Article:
As Techdirt has reported, the EU member states are starting to transpose the EU Copyright Directive into their national laws, and the results are as bad as we feared. France wants to implement the Article 17 upload filters without user protections, while Germany plans to place ludicrous restrictions on the use of press materials as part of its implementation of Article 15. What’s particularly frustrating about the whole sorry EU Copyright Directive saga is that the law was very close to being thrown out last April. That was when the final vote by the EU Council (made up of representatives of the EU member states) took place. As Mike wrote at the time, because Sweden changed its original position, and voted against the Directive, it would only have required either Germany or the UK to do the same, and the legislation would have been dropped.
An interesting wrinkle to the story is that Boris Johnson, then still jockeying for leadership of the UK Conservative party, tweeted that the EU Copyright Directive would be “terrible for the Internet”, and that the UK “should not apply it.” That was easy to say when he had neither power nor responsibility. But now that Johnson has become UK prime minister, and enjoys a massive majority in the House of Commons, which effectively means he can do whatever he wants, will he take the same position? Rather amazingly, it seems he will.
A written question was submitted to the UK government: “To ask the Secretary of State for Business, Energy and Industrial Strategy, what plans the Government has to bring forward legislative proposals to implement the EU Copyright Directive in UK law.” To which the UK government replied:
The deadline for implementing the EU Copyright Directive is 7 June 2021. The United Kingdom will leave the European Union on 31 January 2020 and the Implementation Period will end on 31 December 2020. The Government has committed not to extend the Implementation Period. Therefore, the United Kingdom will not be required to implement the Directive, and the Government has no plans to do so. Any future changes to the UK copyright framework will be considered as part of the usual domestic policy process.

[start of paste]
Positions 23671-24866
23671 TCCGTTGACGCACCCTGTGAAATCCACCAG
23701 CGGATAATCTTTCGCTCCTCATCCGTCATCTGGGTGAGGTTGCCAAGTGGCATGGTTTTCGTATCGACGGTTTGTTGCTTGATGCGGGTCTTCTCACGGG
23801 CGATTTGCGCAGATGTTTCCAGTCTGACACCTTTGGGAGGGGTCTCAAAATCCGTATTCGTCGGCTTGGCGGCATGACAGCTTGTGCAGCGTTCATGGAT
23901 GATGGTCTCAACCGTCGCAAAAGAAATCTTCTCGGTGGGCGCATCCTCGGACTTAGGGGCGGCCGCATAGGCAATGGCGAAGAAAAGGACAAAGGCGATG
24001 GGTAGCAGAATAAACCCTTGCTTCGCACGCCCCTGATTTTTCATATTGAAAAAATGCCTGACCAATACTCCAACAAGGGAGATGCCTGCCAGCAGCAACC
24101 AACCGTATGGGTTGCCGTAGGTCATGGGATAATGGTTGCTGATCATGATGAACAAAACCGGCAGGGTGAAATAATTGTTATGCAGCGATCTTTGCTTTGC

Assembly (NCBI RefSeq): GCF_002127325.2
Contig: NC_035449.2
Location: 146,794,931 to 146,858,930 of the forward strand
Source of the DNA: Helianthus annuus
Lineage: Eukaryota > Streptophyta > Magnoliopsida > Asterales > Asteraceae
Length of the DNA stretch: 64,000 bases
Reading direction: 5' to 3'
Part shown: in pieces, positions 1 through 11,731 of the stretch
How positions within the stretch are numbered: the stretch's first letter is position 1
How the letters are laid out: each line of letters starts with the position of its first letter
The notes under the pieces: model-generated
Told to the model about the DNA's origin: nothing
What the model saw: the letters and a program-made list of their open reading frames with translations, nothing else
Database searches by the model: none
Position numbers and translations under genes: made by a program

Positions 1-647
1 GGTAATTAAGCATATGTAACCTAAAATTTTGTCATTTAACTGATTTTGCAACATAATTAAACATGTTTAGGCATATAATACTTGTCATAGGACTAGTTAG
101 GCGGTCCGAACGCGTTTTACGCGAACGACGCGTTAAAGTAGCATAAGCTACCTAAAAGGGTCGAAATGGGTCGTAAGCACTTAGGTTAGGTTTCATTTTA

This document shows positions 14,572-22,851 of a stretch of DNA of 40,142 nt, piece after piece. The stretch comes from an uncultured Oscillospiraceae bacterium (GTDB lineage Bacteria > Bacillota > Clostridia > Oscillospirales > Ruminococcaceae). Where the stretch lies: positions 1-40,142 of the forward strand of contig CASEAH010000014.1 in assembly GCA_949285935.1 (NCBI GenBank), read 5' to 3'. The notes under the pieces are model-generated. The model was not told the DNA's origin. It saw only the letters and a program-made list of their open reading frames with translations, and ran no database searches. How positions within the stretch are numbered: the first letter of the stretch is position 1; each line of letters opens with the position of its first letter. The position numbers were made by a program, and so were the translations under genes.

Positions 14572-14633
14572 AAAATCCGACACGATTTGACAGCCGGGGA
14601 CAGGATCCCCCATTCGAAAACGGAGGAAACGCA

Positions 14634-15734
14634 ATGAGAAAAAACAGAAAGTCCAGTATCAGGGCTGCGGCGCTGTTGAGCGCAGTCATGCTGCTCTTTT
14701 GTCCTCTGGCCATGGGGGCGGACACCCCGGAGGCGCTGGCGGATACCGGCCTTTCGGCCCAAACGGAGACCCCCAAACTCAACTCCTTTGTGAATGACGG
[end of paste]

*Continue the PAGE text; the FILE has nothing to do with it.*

That is, after providing one of the crucial votes of support that ensured the EU Copyright Directive would become law, the UK is not now going to implement it. A cynic might think that the UK has done this to gain an advantage over the rest of the EU as member states grapple with the serious harm the Copyright Directive will inflict on the region’s Internet users and startups. In truth, it is probably more a reflection of the fact that the UK government will be so busy passing legislation to cope with the aftershocks of Brexit, it won’t have time to deal with minor issues like copyright.
And for those who will be celebrating this news as a great win, it’s worth noting the careful phrasing of the reply: “Any future changes to the UK copyright framework will be considered as part of the usual domestic policy process”. Although the UK government won’t implement an EU law — not least for dogmatic reasons — it hasn’t ruled out bringing in its own 100% true-Brit law that does much the same. It’s unlikely that the well-connected UK copyright industry is going sit quietly and watch EU rivals gain special privileges online without demanding the same. Expect lots of whining and cries of pain from the recording industry and publishers until the UK government eventually gets around to passing national legislation that is as bad — or even worse — than the EU’s.
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